Tuesday, July 13, 2010


The main issues dogging our country -- both in the public and private sectors, are the inadequacy of our management capability and lack of finance, mostly in that order.

More than 20 years of chaos in the 1970s and 80s interrupted our progress in the identification and development of management talent. In recent years there has been some transfer of skills from foreign owned companies, but all observers agree this needs to be speeded up.

Our business schools are hampered too by the country’s history, with none of our business faculty boasting very real time experience in the rough and tumble of the real business world.

Management is critical because money follows good management, which explains why we suffer from a lack of money to finance our most critical public sector needs or grow our businesses.

Last week I had the pleasure of interviewing Karim Sadek one of the managing directors of Egyptian investment firm, Citadel Capital.

Citadel Capital is the firm that is in the process of taking control of RVR, the railway firm overseeing the Uganda and Kenya railways. Lead investor Sheltham has already sold 49% of its interest to Citadel with the remaining 51% pending approval from international lenders.

Citadel which opened its doors to business in 2004, currently manages $8.3b in investments, which is about the size of the Ugandan economy, spread across 15 industries in 12 countries in Africa and the Middle East. This portfolio has been cobbled together from an almost standing start – the founders started with $400,000. And ion the last six years they have returned $2.4b to their investors.

What kind of manager do you need to be accumulate a portfolio of almost $10b in six years?

And in that question lies the answer to our inadequacy.

Citadel borrows and invites investors – institutional or individuals, to participate in its projects. These financiers are not charitable organizations, they want to see a return on their funds, the higher the better and with as little minimal risk as possible.

One of the key criteria investors are looking for in placing their money is the quality of the management, does their record show they are able to consistently, invest money profitably?

Extrapolating to our situation as a country, as business, as individuals (why wont the bank give me that loan?) we are broke because we are unable to show managerial capability.

And as CHOGM has shown and all the donor funding that has flowed into this country since independence, or our inability to create business that can compete even nationally, leave alone regionally, we are severely wanting in the area of management – whether it means showing a return to our citizens, shareholders or ourselves.

The question then becomes what kind of managers do we need to attract significant funding?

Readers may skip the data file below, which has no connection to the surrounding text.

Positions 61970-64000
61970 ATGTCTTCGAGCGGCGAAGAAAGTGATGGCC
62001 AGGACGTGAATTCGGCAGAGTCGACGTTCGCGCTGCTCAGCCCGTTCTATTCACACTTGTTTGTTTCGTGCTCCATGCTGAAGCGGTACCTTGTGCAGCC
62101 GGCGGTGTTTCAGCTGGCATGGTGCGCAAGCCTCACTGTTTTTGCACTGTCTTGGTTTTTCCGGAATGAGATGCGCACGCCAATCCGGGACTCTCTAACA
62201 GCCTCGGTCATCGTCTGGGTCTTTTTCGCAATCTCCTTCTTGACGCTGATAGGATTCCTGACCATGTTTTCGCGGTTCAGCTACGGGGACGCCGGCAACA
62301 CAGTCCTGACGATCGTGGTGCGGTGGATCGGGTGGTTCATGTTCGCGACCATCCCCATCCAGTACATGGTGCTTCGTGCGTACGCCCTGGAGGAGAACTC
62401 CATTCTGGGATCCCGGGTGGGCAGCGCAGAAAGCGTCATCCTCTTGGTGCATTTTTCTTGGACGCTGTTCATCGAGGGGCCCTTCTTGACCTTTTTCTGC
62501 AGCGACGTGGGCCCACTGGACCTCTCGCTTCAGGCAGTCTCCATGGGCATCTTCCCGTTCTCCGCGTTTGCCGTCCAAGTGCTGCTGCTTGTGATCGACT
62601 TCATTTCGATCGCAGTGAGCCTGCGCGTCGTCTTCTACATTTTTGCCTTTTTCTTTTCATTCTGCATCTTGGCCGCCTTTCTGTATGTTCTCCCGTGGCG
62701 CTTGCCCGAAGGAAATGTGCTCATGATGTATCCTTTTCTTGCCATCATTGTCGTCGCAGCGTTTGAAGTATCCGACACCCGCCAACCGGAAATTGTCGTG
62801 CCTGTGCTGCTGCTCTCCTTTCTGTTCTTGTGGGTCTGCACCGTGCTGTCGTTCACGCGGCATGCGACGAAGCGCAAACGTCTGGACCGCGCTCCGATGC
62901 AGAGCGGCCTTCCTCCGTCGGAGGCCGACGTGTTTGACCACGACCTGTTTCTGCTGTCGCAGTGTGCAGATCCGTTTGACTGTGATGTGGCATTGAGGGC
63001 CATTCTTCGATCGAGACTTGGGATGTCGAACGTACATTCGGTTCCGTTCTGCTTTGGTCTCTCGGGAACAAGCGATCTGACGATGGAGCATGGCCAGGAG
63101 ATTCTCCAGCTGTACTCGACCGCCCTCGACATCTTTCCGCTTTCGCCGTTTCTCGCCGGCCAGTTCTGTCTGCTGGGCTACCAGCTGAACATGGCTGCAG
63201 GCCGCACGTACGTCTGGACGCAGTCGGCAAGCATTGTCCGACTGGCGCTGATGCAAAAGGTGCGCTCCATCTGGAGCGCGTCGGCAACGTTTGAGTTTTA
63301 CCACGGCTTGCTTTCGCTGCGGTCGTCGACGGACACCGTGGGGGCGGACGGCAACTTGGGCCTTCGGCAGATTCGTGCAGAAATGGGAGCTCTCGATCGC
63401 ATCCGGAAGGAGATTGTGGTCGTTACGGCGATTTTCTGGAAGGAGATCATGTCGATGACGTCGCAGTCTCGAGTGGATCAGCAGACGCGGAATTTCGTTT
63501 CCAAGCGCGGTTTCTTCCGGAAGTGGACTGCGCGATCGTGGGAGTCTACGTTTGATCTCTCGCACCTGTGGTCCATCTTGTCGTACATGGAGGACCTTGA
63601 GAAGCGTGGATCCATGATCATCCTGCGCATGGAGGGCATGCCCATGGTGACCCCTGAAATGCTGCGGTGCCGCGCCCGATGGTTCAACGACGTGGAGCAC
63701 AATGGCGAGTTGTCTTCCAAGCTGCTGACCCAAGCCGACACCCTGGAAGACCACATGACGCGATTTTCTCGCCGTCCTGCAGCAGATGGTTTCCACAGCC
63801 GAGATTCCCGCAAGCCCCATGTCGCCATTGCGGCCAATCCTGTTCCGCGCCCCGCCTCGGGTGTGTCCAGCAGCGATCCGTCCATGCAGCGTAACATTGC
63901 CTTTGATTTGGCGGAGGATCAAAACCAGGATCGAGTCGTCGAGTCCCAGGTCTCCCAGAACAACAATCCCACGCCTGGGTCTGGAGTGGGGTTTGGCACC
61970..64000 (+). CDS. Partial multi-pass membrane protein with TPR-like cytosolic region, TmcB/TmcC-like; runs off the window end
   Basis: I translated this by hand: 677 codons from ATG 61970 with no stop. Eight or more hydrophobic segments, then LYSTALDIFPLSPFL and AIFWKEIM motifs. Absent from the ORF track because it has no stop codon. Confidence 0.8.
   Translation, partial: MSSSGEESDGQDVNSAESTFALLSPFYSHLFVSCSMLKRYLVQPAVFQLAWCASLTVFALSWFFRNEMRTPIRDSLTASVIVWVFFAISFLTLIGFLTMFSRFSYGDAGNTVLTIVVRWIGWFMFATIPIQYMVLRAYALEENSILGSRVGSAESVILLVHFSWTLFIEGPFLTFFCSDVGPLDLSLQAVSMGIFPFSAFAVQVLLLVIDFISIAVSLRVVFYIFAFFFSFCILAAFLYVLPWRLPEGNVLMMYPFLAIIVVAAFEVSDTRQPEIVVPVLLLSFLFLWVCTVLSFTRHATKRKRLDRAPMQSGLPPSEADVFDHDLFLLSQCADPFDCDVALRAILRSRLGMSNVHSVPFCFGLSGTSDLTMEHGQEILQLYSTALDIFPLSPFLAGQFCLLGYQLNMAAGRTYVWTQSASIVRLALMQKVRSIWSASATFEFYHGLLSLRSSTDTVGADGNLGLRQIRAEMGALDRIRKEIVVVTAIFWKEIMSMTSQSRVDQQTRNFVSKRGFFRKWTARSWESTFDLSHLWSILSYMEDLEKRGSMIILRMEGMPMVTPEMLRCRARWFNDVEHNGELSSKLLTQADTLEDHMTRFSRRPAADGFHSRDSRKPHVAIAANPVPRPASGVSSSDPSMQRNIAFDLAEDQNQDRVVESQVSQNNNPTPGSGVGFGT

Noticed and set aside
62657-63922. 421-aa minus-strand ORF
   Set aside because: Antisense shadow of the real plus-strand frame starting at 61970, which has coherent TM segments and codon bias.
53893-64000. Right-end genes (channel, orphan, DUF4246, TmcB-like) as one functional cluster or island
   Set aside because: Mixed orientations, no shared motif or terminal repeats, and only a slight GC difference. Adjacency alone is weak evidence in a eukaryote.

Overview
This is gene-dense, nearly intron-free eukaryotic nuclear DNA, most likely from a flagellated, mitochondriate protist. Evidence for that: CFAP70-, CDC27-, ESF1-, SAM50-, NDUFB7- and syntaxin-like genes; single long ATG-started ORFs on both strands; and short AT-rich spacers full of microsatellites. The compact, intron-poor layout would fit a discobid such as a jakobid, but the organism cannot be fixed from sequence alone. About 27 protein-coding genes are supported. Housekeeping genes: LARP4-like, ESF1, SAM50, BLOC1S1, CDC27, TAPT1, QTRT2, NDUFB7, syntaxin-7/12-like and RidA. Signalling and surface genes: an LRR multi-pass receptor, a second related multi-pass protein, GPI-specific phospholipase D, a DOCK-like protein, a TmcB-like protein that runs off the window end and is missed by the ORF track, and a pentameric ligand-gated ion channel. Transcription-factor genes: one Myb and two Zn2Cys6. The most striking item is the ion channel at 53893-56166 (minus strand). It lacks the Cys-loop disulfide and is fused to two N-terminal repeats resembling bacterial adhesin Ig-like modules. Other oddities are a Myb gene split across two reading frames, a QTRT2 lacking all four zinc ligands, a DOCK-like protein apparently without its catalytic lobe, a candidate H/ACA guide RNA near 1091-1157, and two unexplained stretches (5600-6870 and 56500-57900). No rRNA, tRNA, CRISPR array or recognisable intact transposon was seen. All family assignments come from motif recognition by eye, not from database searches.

I was happy to read that in Sheema county, Bushenyi district several Savings and Credit Cooperative Organisations (SACCOs) have banded together to form a SACCOs union.

In effect they are graduating to managing larger and larger entities, there will be some hiccups without a doubt and they may even collapse all together because the old managers could not rise to the task of managing not only bigger money, but more staff and higher expectations.

You build managerial capacity through experience – we have MBAs flowing out of ears already, and the experience from this SACCOs union can be transferred elsewhere.

Several useful lessons can be derived from SACCOs the ability to aggregate resources and secondly, the ability to delegate the management of these resources to people outside ourselves.

The challenge of managers, entrepreneurs is the inability to let go of “their” thing
There is only so much an individual can do in terms of growth before the strain starts to tell on the business and the person.

Growth is not done for growth’s sake, but with size comes the ability affect more people’s lives. Small is beautiful but big can be useful too.

Back to Citadel.

Citadel divides its investments into platforms of which there are 18, Managing Director and partner, manages mining and quarry, upstream oil and gas and now railway platforms which in all are worth a few billion dollars under management.

He foresees putting down $150m in investments in RVR over the next three years and his target is to oversee the turnaround of the concession to the point that they will more than quadruple freight carried on the line from its current one million tones.

And oh yes, his fortieth birthday is not due for maybe another three years.

Published March 2010, New Vision

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